Total Reversal: Mark Zuckerberg Embraces Web Anonymity in Facebook F8 Keynote
Instead of turning a blind eye to the growing backlash against identity-based social media, Facebook wants in.
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Snapchat. Whisper. Secret. Facebook?
Not quite yet. Still, it became obvious today that the rising anonymous social media movement is too big for even Mark Zuckerberg to ignore anymore.
Today, in his keynote at the F8 Developer Conference in San Francisco, the Facebook founder and CEO embraced anonymity on the web, something he's publicly dismissed before as lacking integrity.
Yes, the leader of the world's most popular and completely namedrop-driven social network announced that Facebook will soon let users anonymously log in to apps and websites. Yup, no names needed, fully under the radar, minus real identities. See for yourself via Facebook's official "Anonymous Login" announcement.
So, no, Zuck wasn't being facetious when he said, "This is going to be a different F8." Not at all.
The news of the radical change marks a huge turnaround for Facebook, one that will soon enable the social giant's users, all 1.28 billion (monthly active users) strong, to tweak their privacy settings in ways that let them control exactly which personal information they do or don't share with apps and websites, along with what they do on them with their Facebook friends. Because, like Zuck joked during his speech, not everyone needs to know you just listened to Lana Del Ray on Rdio.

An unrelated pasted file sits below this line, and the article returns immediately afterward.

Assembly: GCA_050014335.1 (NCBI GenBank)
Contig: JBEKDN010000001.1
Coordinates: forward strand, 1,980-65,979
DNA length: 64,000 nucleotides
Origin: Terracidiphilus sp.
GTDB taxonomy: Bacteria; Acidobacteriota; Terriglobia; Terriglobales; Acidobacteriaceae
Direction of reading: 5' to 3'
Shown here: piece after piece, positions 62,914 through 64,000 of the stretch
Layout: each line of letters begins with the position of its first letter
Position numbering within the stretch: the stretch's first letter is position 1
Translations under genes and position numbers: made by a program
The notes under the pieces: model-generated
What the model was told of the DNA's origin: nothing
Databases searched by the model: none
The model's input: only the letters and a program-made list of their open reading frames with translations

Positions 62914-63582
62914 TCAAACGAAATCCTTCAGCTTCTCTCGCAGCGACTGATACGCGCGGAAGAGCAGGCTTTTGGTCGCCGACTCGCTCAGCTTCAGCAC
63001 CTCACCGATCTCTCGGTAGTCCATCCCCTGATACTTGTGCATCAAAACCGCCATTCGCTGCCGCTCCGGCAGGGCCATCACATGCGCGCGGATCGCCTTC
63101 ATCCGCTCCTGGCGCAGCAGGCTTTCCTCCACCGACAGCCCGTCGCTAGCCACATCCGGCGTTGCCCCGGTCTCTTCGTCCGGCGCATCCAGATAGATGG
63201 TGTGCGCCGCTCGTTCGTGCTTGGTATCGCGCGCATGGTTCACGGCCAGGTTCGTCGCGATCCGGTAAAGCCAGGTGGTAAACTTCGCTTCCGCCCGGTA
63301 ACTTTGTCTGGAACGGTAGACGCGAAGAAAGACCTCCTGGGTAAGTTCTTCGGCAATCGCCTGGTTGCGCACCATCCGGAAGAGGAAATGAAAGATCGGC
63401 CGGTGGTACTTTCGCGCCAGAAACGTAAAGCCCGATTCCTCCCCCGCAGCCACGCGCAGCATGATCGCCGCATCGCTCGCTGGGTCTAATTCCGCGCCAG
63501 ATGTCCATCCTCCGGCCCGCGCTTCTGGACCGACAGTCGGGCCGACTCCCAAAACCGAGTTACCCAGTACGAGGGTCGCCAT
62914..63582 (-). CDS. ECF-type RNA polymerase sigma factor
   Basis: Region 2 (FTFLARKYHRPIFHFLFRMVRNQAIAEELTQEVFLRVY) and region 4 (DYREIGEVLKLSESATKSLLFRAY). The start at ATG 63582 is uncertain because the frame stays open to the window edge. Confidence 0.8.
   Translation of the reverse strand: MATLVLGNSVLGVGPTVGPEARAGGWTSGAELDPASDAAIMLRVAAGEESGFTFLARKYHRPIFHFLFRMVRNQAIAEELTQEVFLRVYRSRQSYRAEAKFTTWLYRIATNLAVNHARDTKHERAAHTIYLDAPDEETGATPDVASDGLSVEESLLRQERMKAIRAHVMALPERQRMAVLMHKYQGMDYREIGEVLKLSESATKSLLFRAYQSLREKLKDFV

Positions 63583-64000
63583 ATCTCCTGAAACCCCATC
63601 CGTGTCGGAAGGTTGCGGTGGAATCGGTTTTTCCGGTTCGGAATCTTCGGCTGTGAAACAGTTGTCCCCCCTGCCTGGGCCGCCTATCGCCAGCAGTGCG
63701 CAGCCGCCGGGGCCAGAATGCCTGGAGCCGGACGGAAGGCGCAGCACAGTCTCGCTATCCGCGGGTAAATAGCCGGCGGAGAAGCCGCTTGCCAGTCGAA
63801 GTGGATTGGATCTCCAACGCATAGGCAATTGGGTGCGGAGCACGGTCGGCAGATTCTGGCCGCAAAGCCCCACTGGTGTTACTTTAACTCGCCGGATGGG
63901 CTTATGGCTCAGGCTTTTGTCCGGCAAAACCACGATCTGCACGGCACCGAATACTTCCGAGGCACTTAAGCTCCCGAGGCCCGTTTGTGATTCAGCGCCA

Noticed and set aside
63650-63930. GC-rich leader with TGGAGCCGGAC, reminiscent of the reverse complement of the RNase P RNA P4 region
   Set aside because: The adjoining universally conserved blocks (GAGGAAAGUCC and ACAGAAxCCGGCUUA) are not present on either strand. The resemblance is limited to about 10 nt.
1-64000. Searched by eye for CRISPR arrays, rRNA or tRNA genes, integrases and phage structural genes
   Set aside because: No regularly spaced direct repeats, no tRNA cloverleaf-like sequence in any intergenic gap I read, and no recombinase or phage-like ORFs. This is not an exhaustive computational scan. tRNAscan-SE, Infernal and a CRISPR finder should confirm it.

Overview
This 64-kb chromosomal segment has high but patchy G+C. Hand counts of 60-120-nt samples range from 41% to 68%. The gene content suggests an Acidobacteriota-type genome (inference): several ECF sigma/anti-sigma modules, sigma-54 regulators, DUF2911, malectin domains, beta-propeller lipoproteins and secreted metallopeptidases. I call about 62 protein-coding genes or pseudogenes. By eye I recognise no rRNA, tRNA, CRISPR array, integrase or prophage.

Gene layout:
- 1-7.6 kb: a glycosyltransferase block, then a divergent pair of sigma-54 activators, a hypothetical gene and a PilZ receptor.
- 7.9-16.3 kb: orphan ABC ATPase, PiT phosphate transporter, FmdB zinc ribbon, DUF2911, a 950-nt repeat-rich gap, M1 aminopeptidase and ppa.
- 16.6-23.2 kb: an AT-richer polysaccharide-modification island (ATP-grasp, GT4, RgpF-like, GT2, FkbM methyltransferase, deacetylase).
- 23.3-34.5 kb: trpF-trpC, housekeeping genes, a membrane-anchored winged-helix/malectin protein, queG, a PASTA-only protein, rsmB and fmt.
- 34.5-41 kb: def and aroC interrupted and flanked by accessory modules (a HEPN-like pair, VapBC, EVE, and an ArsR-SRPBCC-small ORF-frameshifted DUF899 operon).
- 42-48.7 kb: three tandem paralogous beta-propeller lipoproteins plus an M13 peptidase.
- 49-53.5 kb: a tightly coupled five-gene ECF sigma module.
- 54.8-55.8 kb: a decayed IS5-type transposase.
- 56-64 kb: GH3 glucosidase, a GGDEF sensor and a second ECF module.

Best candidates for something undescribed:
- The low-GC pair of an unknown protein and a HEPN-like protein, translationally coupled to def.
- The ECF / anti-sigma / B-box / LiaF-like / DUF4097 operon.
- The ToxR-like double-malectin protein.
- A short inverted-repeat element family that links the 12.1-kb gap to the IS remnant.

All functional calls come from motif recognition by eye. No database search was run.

Zuckerberg wants to take the fear out of logging in with Facebook. "We know a lot of people are scared of pressing this button," he said, referring to the "Login With Facebook" button so many apps rely on to connect their users.
So, in his own words, the big idea behind letting people choose what they share "line by line" when logging in to a website or app using their Facebook credentials, is for users to have "a lot more control, and for people to trust Facebook logins again."
Surprising anonymity stance reversal aside, today's summit is mainly geared toward app and software developers, complete with a busy docket of breakout sessions on how to "build," "grow" and "monetize" mobile apps.
It's no surprise that Zuckerberg spent a good chunk of his brief time on stage today to spin Facebook as a one-stop-tool shop for app developers. Some 1 billion of Facebook's users access the social networking site from mobile devices and mobile advertising accounts for a massive chunk -- approximately 60 percent -- of the company's earnings.
The conference, which some 2,000 developers are attending, is being held all day today at the San Francisco Design Center Concourse Exhibition Center and features pro tips not only from Facebook, but also from subsidiaries Parse and Instagram. Facebook held the summit every year from 2007 to 2011. Today marks its return following a three-year break and perhaps the beginning of a whole new, anonymous-friendly Facebook.